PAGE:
Aside from telling you how I’m intending to vote here, I’m not going to make any recommendations or endorsements, though I would ask you to sign this petition for electoral reform so the issue doesn’t get forgotten about as soon as the election’s done. I have been looking through some of 2010 election blogging and found this that I write about who or what to vote for, which I think stands the test of time:

You have a choice today when you go to vote. It’s a simple one: do you choose hope or fear? Do you vote because you’re scared of what the Daily Mail predicts, scared of all those nasty foreign people, scared of changing things that people say have worked for them for so long, scared of your neighbours, scared of those young people with nothing to do, scared of everything somehow going wrong unless the media’s designated strong government in waiting is allowed absolute power to tell you they’re dealing with all these problems while spending your money on finding new ways to terrify you? Or do you choose something else?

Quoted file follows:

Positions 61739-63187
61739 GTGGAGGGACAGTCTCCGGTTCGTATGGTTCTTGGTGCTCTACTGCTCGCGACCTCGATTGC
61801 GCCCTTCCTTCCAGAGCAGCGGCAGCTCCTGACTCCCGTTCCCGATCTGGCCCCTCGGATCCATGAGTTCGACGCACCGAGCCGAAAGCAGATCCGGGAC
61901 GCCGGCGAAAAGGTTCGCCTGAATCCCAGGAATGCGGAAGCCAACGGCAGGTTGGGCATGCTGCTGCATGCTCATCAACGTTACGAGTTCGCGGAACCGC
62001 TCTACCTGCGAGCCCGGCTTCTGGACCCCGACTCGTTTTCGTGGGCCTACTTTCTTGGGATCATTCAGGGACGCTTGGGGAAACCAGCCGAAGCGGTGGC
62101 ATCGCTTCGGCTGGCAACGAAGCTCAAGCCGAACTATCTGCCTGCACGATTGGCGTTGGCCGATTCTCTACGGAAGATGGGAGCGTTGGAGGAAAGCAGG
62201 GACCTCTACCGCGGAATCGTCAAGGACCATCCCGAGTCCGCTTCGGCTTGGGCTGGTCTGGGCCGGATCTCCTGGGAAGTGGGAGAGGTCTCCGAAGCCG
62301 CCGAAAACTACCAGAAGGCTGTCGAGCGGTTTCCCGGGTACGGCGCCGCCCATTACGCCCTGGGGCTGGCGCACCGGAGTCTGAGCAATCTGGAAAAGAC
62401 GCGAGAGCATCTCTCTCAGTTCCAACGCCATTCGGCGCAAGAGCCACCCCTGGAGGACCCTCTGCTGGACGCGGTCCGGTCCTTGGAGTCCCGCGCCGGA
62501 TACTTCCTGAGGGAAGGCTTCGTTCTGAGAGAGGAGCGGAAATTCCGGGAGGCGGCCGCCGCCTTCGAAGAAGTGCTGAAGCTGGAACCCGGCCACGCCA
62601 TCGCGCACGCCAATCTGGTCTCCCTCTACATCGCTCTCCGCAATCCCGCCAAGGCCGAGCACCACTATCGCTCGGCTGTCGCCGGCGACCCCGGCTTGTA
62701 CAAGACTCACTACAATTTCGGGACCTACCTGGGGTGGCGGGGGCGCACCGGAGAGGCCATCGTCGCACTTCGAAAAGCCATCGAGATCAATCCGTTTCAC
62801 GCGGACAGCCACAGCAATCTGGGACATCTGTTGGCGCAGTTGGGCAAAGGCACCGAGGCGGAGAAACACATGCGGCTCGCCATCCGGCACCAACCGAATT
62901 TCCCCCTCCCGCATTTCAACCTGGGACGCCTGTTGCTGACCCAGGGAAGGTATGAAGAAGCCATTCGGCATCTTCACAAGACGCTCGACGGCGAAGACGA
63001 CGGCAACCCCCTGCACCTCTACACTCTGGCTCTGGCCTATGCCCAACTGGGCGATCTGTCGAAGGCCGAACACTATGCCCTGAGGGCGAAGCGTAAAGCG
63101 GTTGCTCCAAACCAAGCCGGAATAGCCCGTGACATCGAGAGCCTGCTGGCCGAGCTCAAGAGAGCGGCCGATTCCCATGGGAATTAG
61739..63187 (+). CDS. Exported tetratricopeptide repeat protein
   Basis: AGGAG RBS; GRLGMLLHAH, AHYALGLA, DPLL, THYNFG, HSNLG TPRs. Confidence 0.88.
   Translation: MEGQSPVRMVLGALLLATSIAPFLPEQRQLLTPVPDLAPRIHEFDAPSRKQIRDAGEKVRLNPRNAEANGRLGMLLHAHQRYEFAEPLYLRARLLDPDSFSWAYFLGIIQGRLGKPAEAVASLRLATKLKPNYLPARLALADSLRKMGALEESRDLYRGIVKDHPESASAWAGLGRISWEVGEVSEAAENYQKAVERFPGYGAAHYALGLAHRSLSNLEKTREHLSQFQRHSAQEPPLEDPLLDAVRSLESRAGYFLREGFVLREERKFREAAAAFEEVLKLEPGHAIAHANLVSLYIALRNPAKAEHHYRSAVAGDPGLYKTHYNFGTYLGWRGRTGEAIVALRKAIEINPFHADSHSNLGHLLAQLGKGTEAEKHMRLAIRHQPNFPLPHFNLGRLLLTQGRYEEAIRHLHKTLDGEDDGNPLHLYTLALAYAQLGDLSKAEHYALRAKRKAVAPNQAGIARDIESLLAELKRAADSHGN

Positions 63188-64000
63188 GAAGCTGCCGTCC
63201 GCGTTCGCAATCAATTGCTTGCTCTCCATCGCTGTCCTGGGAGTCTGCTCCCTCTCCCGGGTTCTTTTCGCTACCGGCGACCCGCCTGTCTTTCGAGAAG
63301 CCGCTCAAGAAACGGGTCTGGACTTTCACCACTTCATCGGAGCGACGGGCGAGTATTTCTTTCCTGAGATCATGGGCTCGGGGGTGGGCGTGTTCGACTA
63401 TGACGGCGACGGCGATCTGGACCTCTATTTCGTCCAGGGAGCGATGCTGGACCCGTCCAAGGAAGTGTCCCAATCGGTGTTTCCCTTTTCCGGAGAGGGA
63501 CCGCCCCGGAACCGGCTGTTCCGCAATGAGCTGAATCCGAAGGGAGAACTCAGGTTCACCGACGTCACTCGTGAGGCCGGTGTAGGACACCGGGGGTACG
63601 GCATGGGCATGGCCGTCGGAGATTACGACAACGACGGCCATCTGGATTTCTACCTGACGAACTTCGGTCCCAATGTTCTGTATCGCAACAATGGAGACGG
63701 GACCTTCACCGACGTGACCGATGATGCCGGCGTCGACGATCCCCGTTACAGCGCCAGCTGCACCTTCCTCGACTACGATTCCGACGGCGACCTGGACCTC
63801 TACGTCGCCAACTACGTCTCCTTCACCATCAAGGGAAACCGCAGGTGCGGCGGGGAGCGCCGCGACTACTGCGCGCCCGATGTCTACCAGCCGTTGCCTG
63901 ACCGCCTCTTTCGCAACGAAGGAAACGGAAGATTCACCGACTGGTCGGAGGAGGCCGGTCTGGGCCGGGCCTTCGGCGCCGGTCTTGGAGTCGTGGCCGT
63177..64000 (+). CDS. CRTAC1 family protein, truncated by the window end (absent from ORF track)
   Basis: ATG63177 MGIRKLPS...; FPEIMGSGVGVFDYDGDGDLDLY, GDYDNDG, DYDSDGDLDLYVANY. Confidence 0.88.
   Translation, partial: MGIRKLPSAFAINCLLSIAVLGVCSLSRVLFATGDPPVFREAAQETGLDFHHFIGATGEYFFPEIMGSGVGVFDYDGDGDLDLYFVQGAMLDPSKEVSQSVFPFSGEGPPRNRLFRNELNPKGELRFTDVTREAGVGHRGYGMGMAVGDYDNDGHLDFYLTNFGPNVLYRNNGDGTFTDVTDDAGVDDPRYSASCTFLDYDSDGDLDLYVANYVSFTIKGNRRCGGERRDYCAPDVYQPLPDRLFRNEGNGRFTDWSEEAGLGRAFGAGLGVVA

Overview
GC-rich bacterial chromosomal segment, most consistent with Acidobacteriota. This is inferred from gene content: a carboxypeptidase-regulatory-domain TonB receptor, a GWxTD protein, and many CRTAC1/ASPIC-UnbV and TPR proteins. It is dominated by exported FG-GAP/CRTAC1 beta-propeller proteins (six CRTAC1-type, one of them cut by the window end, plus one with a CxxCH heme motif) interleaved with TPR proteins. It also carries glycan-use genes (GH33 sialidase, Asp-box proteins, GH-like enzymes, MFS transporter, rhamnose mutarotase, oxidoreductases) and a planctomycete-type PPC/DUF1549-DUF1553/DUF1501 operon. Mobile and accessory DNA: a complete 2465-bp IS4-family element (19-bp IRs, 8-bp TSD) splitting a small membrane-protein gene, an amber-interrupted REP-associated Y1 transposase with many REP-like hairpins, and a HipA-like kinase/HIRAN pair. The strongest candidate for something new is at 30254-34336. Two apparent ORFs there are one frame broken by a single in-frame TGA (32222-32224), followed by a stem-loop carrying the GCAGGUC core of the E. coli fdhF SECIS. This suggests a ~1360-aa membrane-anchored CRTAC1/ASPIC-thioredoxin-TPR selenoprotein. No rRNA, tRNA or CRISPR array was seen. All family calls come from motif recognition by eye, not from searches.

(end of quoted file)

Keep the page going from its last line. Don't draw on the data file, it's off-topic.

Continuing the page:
And so that brings 38 days of election blogging to an end, which has felt like a particularly nasty route march at times, but has generally been fun and interesting to do again. Now I get to shift to results blogging, then interminable government-formation negotiation blogging until we finally find ourselves with a new Government and I can get on with boring you about my Masters dissertation. I’d like to thank all of you who’ve been reading these posts, all the parties who are standing, especially those who were my minor party of the day, and all the people who’ve uploaded things to Election Leaflets to allow me to point and laugh at them. Please make sure you get out and vote tomorrow, even if it’s just to spoil your ballot paper, and let’s just hope we don’t have to do it all again later this year.